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Jogendra Chandra Kar and anr. Vs. Syam Sunder Das - Court Judgment

LegalCrystal Citation
SubjectTenancy
CourtKolkata
Decided On
Judge
Reported in57Ind.Cas.798
AppellantJogendra Chandra Kar and anr.
RespondentSyam Sunder Das
Cases Referred and Durgi Nikarini v. Goberdhan Bose
Excerpt:
landlord and tenant - non-agricultural, holding--stipulation in compromise decree for payment of certain, amount as yearly rent, whether sufficient to create tenancy from year to year--termination, of tenancy by notice--limitation. - 1. this appeal arises out of a suit for khas possession and declaration of title to the disputed land, which is admittedly not an agricultural holding and is, therefore, governed by the transfer of property act. defendants nos. 2 and 5 contested the suit, the former alleging that he was the plaintiff's tenant and the latter that he was a tenant under defendants nos. 1 and 3, who according to the plaintiff were tenants at-will. the munsif dismissed the suit, holding the claim barred by limitation and also that notice had not been validly served. he, however, held the question of title in plaintiff's favour. there was a previous suit no. 310 of 1910 in which defendants nos. 1, 2 and the father of defendant no. 3 were party defendants, which was decreed on a solenama against the present.....
Judgment:

1. This appeal arises out of a suit for khas possession and declaration of title to the disputed land, which is admittedly not an agricultural holding and is, therefore, governed by the Transfer of Property Act. Defendants Nos. 2 and 5 contested the suit, the former alleging that he was the plaintiff's tenant and the latter that he was a tenant under defendants Nos. 1 and 3, who according to the plaintiff were tenants at-will. The Munsif dismissed the suit, holding the claim barred by limitation and also that notice had not been validly served. He, however, held the question of title in plaintiff's favour. There was a previous suit No. 310 of 1910 in which defendants Nos. 1, 2 and the father of defendant No. 3 were party defendants, which was decreed on a Solenama against the present defendant No. 3, who was defendant No. 13 in that suit, and ex parte against the other defendants. The plaintiff's title was declared in that suit, but khas possession was not given and the present defendants Nos. 1 to 3 were declared tenants under the plaintiff. They formed a joint family, defendant No. 1 being the managing member. The decree in that suit was challenged in the present suit as fraudulent and collusive, but that contention was not substantiated. The first Appellate Court has rightly held the plaintiff's title established. It has also, we think, rightly held the suit not barred by limitation. The decree above, mentioned was not one for khas possession, and there was no necessity for taking delivery of possession. The possession of the tenants was tantamount to plaintiff's possession and the question of limitation does not properly arise.

2. The next point, the most serious one in this ease, is about the sufficiency of the notice. It has been held by both the Courts that a notice to quit was served on the defendants. The trial Court held that as the rent under the said decree was payable yearly, the defendants were entitled to six months' notice. The Solenama was not registered, but was embodied in the decree. The first Appellate Court held that as an annual lease requires a registered document, the decree cannot operate as such. He also relied upon the rulings reported as Debendra Nath Bhowmik v. Syama Prosanna Bhowmik 11 C.W.N. 1124 and Aklu v. Emaman 33 Ind. Cas. 899 : 44 C. 403 : 20 C.W.N. 1005 in support of the view he took that fifteen days' notice was all that was necessary in this case and that the defendants had sash notice.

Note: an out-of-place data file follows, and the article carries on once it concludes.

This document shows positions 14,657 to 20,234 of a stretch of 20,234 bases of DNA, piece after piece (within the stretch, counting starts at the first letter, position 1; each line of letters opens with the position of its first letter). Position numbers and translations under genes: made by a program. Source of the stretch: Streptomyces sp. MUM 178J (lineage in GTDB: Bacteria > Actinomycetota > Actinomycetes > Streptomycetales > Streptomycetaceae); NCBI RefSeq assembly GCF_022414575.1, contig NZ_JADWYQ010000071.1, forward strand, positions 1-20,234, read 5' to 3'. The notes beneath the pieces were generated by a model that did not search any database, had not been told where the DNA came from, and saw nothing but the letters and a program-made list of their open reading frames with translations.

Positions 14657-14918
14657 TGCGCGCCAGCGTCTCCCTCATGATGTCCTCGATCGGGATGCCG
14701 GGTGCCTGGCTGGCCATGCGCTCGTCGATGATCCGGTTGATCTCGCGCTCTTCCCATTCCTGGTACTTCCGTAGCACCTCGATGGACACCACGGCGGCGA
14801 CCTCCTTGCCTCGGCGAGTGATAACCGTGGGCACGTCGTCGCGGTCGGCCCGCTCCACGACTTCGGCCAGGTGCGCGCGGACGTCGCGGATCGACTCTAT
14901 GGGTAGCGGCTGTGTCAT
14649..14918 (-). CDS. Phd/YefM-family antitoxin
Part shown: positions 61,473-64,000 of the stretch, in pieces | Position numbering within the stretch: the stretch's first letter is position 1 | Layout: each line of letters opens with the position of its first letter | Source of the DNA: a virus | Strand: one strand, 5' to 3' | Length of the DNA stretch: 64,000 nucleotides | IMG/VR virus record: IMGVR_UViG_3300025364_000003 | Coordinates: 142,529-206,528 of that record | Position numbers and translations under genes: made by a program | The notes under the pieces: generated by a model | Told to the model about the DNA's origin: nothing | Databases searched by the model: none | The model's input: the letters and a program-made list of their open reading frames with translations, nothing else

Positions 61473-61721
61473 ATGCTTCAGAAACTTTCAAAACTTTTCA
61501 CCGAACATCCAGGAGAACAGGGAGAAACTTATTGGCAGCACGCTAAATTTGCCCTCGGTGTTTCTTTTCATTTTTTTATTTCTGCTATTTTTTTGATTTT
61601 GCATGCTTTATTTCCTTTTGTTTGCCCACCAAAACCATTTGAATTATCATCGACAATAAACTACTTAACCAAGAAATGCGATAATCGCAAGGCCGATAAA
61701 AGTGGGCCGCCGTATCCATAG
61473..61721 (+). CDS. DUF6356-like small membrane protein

3. It was contended before us on behalf of the appellants that as the terms were embodied in the decree, they were to be considered as operative and registration was not necessary and Pranal Anni v. Lakshmi Anni 22 M. 508 (P.C.) : 1 Bom. L.R. 394 : 3 C.W.N. 585 : 26 I.A. 101 : 9 M.L.J. 147 : 7 Sar. P.C.J. 516 : 8 Ind. Dec. (N.S.) 363 and Hemanta Kumari Debi v. Midnapore Zemindari Co. Ltd. 53 Ind. Cas. 534 : 24 C.W.N. 177 : 37 M.L.J. 425 : 17 A.L.J. 1117 : (1920) M.W.N. 66 : 27 M.L.T. 42 : 11 L.W. 301 : 31 C.L.J. 298 : 22 Bom. L.R. 488 : 47 C. 485 : 46 I.A. 240 (P.C.) were cited in support, but all that was agreed to upon a the compromise in this case was that the defendants were to be considered as tenants, it being stipulated that the yearly rent was to be a certain amount. Khas possession was sought for but was not allowed. The period of the tenancy was not fixed. The decree embodied these terms. Beyond the acknowledgment of tenancy by the defendants nothing further was covered by the suit. That a year to year tenancy was agreed upon, the term about the amount of the yearly rent alone is relied upon. But it has been held by this Court in, amongst otter cases, Mati Lal v. Darjeeling Municipality 18 Ind. Cas. 844 : 17 C.L.J. 167 and Durgi Nikarini v. Goberdhan Bose 24 Ind. Cas. 183 : 20 C.L.J. 448 : 19 C.W.N. 525 that the words 'Barsik Khajna,' yearly rent, do not necessarily imply that the tenancy is from year to year, The nature of the holding should be taken into account, which is admittedly in this ease not an agricultural holding, but one with a lodging house which is usually held from month to month. We think that under the circumstances the appeal fails, and should be dismissed with costs.


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